Skip to comments.Norman 'Dusty' Kleiss, Battle of Midway hero, dies at 100
Posted on 05/14/2016 11:05:28 AM PDT by DFG
I knew the day might come. The news still hurt.
The daughter of an amazing war hero called the other night to say her father was dying. An overnight email a day later told me that Norman "Dusty" Kleiss, 100 years old, hero of the Battle of Midway, had died Friday. He was the last surviving dive-bomber from the sea battle that turned the tide of World War II. In discussing Dusty with his daughter, we agreed it was as if the pilot was determined to reach the age of 100 before his health faded. Several weeks ago, there was a big weekend party in San Antonio, where he lived. Family, friends and even some, uh, belly dancers attended.
(Excerpt) Read more at cnn.com ...
RIP Great Man.
He leaves us crybabies off Iran led by a CO shitcanned for incompentence.
Our dive bombers literally snatched victory from the jaws of defeat.
No radar. Dead reckoning.
Getting back to the ship to land before running out of fuel was a miracle.
And he did it again and again - after combat in which he watched all his buddies killed.
But he got the Jap carriers.
Yep. Those guys were amazing.
The Japanese pilots were so intent on killing Americans (see Bushido) that they broke discipline and left their carriers open to attack by the dive bombers.
What it must have been like to be at the back of the formation of torpedo planes that were attacking! You see your buddies being destroyed but you slowly lumber on hoping that they might miss you but knowing you are going to die.
We didn’t just destroy four Japanese aircraft carriers at Midway.
We destroyed the morale of the Japanese Navy.
They saw those big, slow torpedo planes pressing the attack. They realized our guys were just as brave and disciplined as they were.
Those American sailors shocked the Japanese to their very hearts!
Hooray for the torpedo plane crews and hooray for the dive bomber crews who pressed the attack!
My God....the courage.
And for every man who took up his weapon and stood on the wall during that tragic time.
My God....the courage.
The TBD Devastator was obsolete even before the war started. Sad to start a war with obsolete equipment. It was really a biplane wot the top wing cut off.
RIP, Norman “Dusty” Kleiss.
It was more than that.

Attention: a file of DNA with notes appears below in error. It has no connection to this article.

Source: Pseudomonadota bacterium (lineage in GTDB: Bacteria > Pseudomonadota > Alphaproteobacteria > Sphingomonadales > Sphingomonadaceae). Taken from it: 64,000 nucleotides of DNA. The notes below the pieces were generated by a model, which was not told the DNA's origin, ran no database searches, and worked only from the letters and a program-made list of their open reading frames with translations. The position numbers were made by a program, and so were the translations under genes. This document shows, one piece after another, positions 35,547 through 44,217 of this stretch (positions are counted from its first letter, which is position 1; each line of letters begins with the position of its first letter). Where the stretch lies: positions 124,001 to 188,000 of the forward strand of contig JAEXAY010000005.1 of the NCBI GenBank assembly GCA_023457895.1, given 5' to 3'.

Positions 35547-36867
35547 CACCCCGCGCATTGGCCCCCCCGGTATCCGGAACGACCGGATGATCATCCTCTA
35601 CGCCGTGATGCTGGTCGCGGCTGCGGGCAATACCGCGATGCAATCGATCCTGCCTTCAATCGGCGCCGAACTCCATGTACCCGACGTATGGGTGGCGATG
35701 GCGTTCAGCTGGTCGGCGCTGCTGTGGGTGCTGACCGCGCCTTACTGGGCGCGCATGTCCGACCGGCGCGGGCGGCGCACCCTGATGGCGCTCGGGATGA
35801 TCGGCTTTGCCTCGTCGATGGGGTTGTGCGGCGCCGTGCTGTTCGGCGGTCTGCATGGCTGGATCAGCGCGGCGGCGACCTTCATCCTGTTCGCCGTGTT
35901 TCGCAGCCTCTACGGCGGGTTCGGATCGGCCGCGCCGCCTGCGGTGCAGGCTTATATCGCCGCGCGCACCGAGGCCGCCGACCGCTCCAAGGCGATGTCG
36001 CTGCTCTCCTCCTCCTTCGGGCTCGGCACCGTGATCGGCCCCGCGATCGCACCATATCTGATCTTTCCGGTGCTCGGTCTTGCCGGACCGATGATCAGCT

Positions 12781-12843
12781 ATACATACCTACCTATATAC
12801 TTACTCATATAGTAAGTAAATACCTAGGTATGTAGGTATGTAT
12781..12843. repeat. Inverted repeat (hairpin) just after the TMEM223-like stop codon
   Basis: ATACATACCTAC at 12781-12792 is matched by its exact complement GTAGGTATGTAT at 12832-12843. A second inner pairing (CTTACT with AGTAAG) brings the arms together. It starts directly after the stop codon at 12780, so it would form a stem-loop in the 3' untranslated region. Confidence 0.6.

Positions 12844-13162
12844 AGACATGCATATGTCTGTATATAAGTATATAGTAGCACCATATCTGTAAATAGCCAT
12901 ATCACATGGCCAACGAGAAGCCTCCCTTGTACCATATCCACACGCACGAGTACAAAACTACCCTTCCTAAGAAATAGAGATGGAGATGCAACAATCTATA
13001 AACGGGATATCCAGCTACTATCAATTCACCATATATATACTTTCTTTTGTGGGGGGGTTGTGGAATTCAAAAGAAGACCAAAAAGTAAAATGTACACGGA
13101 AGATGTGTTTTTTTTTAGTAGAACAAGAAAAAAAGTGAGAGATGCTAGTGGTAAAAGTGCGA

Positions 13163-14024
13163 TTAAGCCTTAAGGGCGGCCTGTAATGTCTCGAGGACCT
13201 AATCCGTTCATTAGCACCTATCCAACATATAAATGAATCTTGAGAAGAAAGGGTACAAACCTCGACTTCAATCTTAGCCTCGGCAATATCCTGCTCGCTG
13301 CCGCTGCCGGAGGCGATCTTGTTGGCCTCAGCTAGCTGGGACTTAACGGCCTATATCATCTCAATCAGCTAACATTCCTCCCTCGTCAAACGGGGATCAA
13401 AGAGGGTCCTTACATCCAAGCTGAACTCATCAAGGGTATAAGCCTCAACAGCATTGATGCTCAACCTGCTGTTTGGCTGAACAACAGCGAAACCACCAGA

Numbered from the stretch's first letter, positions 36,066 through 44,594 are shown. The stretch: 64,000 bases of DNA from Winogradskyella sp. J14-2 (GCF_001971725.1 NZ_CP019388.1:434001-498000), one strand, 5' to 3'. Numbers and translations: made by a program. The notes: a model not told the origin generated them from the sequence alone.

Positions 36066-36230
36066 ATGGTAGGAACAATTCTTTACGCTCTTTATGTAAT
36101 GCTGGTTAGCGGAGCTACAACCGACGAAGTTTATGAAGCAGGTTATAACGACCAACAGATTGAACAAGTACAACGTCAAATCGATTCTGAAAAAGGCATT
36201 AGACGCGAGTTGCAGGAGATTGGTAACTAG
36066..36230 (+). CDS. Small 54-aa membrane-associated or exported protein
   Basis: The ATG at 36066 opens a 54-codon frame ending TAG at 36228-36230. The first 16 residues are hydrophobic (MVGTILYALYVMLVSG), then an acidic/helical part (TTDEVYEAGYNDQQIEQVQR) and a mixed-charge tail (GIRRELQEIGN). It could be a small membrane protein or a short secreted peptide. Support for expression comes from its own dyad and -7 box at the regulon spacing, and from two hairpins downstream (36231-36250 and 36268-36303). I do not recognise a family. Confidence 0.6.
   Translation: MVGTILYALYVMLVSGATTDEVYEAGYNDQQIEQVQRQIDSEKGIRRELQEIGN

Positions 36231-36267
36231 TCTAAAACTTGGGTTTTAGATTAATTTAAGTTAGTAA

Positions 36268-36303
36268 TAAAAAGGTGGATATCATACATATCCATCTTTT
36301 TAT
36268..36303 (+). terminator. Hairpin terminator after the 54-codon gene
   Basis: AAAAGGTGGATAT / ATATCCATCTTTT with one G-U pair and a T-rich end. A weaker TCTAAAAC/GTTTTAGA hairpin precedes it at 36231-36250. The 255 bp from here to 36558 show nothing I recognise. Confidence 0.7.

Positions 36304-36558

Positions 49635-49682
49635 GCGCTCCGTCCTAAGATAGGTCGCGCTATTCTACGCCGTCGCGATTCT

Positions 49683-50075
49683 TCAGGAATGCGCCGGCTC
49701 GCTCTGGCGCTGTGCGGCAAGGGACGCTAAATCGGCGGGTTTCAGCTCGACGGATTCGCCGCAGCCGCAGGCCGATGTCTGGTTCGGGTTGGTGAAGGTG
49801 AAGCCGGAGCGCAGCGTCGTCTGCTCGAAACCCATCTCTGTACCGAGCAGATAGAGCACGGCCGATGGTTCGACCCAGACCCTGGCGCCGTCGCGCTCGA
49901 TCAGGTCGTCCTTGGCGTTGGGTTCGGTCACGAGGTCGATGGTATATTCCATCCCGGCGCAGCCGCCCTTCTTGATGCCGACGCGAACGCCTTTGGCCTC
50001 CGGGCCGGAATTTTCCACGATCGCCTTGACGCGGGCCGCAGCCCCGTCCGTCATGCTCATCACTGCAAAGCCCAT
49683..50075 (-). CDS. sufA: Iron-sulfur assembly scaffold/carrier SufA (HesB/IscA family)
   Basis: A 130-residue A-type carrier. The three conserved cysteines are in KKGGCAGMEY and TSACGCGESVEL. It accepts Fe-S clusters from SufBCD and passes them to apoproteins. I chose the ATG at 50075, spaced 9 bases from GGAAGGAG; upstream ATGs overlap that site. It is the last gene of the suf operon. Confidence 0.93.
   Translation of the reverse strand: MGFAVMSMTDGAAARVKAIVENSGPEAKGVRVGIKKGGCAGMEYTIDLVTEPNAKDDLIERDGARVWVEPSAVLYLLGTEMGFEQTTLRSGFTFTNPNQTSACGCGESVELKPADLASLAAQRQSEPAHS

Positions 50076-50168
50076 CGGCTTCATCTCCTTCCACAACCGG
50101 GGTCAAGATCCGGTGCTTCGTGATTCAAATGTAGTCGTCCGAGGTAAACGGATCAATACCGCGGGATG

After pilots dropped their one torpedo, and were utterly incapable of further attacks, they got back in formation with their colleagues pressing their attacks.
They couldn’t do anything to hurt the Japanese, but they could still draw fire away from those who could.
Ah, but there were any number of COs disgraced in the course of WW2, for good and bad reasons! Admirals Kimmel & Gormley and General Fredendall all got sacked for incompetence along with many others of less auspicious rank.
Myself, I am not so certain that it was incompetence of the officer or orders from higher authority that led to that SPECTACULAR FUBAR in the hands of the Iranians! Given the political nature of the military in this Administration, especially noting the large number of senior officers resigning, it strikes me that this could be a scapegoat!
As for Norman Kleiss, Atten'hut, Hand Salute! R I P
“He leaves us crybabies off Iran led by a CO shitcanned for incompentence.”
Quite the contrast. We are so screwed today.
Herman Wouk’s War and Rememberance is a must read to understand the incredible sacrifice of the torpedo plane squadrons....they knew their mission was virtually doomed to fail, and that they would probably all be killed.
Although the two books The Winds Of War and War And Remembrance are fictional stories, they accurately describe the true history of WWII.
When it came to the telling of the story of the Battle of Midway, Wouk broke from the fictional narrative to describe the actual men of the torpedo plane squadrons...he was so moved by their heroics, he dedicated that section of the book to them, so that what they specifically did would never be forgotten.
Along with the Brewster Buffalo and the Curtiss P-40! This is always the problem with playing defense, the aggressor chooses the time of attack when he has the best of things!
Yet, here and now, we are hollowing out our military with too few men and weapons. Once again I see our weakness embolden our very real enemies!
100 year old WW2 vet?
I still have the mindset that only WW1 vets could ever be that old.
Vietnam vets are in their late 50’s, 60’s and 70’s.
Imagine, you’re 20 years old with the world in front of you. You blink, and you’re 65 with a lifetime of experiences. It goes by so damn fast...:(
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